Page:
Gloria Gaynor's new CD, I Wish You Love ( Logic/BMG ) , was released on Sept. 10, just a few days after her birthday. In that way, she was able to give her fans a gift on her birthday, and what a gift it is. The Hex Hector remix of "I Never Knew" has already reached the top of the Billboard Dance Music chart, allowing Gaynor the kind of comeback that most disco divas only dream about. The album also has enough dance-oriented tunes, including the infectious "Just No Other Way," to keep the dance floors packed until next summer, and beyond. A kind and generous person, who graciously poses for photos with fans, Gaynor was in Chicago for a few days prior to her concert performance, and I had the chance to speak with her at the Peninsula Hotel.
Gregg Shapiro: I Wish You Love is your first worldwide release in 15 years—what other types of things were you doing during that period of time?
Gloria Gaynor: I did eight albums over in Europe. They were the same kind of combination that I've always done. Some dance music, some ballads, some mid-tempo. I even did a rock song on one of the albums, believe it or not.
GS: What song was it?
GG: It was called "Perfect World." Soft rock, of course. On each of the albums, one thing that I did, that I haven't ever done here, is gospel. I did one to three gospel songs on each of the eight ( European ) albums. I intended to do some gospel on this album ( I Wish You Love ) , but it just didn't work out.
GS: After less than two months, Hex Hector's remix of "I Never Knew," the first single from the album, is already in the No. 1 position on the Billboard dance chart. How does it feel to be back in such a big way?
GG: It really feels great. It makes me know that our timing was absolutely perfect. We felt that it was time for me to come back into the U.S. market with an album worthy of the U.S. public. That they were ready for my kind of music. Strong, pleasant, memorable melodies and good, meaningful lyrics, and also music that has not only the techno ( instrumentation ) , but also some live musicians, as well. The way this album is being received, with the single being No. 1 so quickly, proved that we're right.
GS: Did you ever imagine that, in 1975, with the release of "Never Can Say Goodbye," your name would become so closely associated with disco music? The two are almost synonymous.
GG: I really hadn't thought about it in 1975, no. I hadn't imagined that at all. I was trying to supply the newly formed disco market with music; that was our intention. That it would last this long? That I would last this long? That I would even outlast disco in America? No, I never even thought about it.
GS: "I Will Survive" earned you countless honors and accolades. Did you immediately connect with the song the first time that you heard it or did you have to be sold on it?
GG: As a matter of fact, I had to sell them on it. "I Will Survive" was written as the B-side of another song. When my husband Linwood—he's my manager, as well—and I first read the lyrics, we recognized that it was a timeless lyric that everybody could relate to, and that as long as it was played, it would be popular. We would have expected this kind of longevity for the song, if we'd thought about it that far ahead
GS: Do you think that there are any particular songs on I Wish You Love that have the same potential?
GG: Probably "Just No Other Way To Love You."
GS: I completely agree. It really grabs the listener.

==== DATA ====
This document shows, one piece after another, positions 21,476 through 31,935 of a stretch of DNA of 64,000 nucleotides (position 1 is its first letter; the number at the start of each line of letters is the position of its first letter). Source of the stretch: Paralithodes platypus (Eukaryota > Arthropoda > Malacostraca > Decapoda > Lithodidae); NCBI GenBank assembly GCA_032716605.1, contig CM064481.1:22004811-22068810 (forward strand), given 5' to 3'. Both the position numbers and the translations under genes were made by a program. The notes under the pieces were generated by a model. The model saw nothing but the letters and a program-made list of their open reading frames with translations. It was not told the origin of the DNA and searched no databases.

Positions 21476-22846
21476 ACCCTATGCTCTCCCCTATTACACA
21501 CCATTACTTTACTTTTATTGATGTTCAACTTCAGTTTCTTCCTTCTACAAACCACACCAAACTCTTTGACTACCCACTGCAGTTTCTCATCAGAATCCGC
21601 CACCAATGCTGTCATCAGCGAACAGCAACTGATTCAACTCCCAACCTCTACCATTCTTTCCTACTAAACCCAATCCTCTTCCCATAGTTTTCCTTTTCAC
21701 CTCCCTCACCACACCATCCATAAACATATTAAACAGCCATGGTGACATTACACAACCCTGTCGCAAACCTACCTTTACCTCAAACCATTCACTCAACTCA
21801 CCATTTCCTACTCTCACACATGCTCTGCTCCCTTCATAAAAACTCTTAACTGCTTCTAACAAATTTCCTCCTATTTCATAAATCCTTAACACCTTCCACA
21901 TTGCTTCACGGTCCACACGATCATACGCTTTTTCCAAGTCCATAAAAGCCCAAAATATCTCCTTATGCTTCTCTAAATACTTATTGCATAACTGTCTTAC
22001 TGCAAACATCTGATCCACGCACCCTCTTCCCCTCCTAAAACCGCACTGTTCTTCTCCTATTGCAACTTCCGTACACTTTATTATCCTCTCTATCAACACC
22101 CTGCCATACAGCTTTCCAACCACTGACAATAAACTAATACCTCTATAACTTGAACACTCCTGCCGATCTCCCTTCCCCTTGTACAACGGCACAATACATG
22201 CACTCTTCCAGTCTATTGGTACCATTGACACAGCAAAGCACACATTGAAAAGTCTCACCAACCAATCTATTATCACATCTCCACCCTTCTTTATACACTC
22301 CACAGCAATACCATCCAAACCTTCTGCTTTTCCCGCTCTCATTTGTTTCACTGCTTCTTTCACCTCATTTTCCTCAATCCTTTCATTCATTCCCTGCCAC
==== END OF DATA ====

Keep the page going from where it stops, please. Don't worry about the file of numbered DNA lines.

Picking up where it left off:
GG: That was one of the first songs that we chose, and I thought, OK, what I want to do with this album is not only sing about love, which was the original concept of the album, but to be sure that with every song I am speaking the heart of a woman, the heart of the American public. It's a man's world and it always will be, so if I'm chosen to have a voice for women, I'm going to use it in the way that they would have me use it. That's what I'm trying to do.
GS: I like the way the songs on the disc conjure up a vintage disco-era sound while managing to sound completely fresh and contemporary. Was straddling those two worlds something that you kept in mind while you were selecting material?
GG: Yes. We did that because I do that. The way that we did that was choosing producers who had a track record. It's not so much a sound as it is the elements that are included. As I said, the strong, meaningful lyrics, the good melodies, the strong production with live musicians where they're going to be most advantageous. We kept producers that would want that and that's how we, as you said, straddled both worlds.
GS: And with respect for the voice.
GG: Exactly, because the voice is very important.
GS: You are going to be on a panel at the Billboard Dance Music Summit Oct. 1, you are going to be on a panel with Yoko Ono and Cyndi Lauper. How do you feel about that?
GG: Great! We'll certainly have three very different women doing it, from three different eras.
GS: Have you ever met either of them?
GG: I've met Cyndi. She's very sweet.
GS: As a performer with roots in the disco, you must be aware of the way that you have been embraced by the gay community, especially after you covered "I Am What I Am," from the musical La Cage Aux Folles. How do you feel about your relationship with your gay fans?
GG: Great! They're a great audience. They love the music. They love to dance. They're very enthusiastic.
GS: As an artist, how has your life changed since Sept. 11, 2001?
GG: ( Deep breath ) As an artist, my life hasn't changed that much. I've always been very aware of the public and very outgoing. I think that "I Will Survive" has taken on a stronger meaning for the country.
I've seen it more as a song for America—and hopefully other people have too—than ever before. Before it was an individual thing. Now it's a song that unites us in music.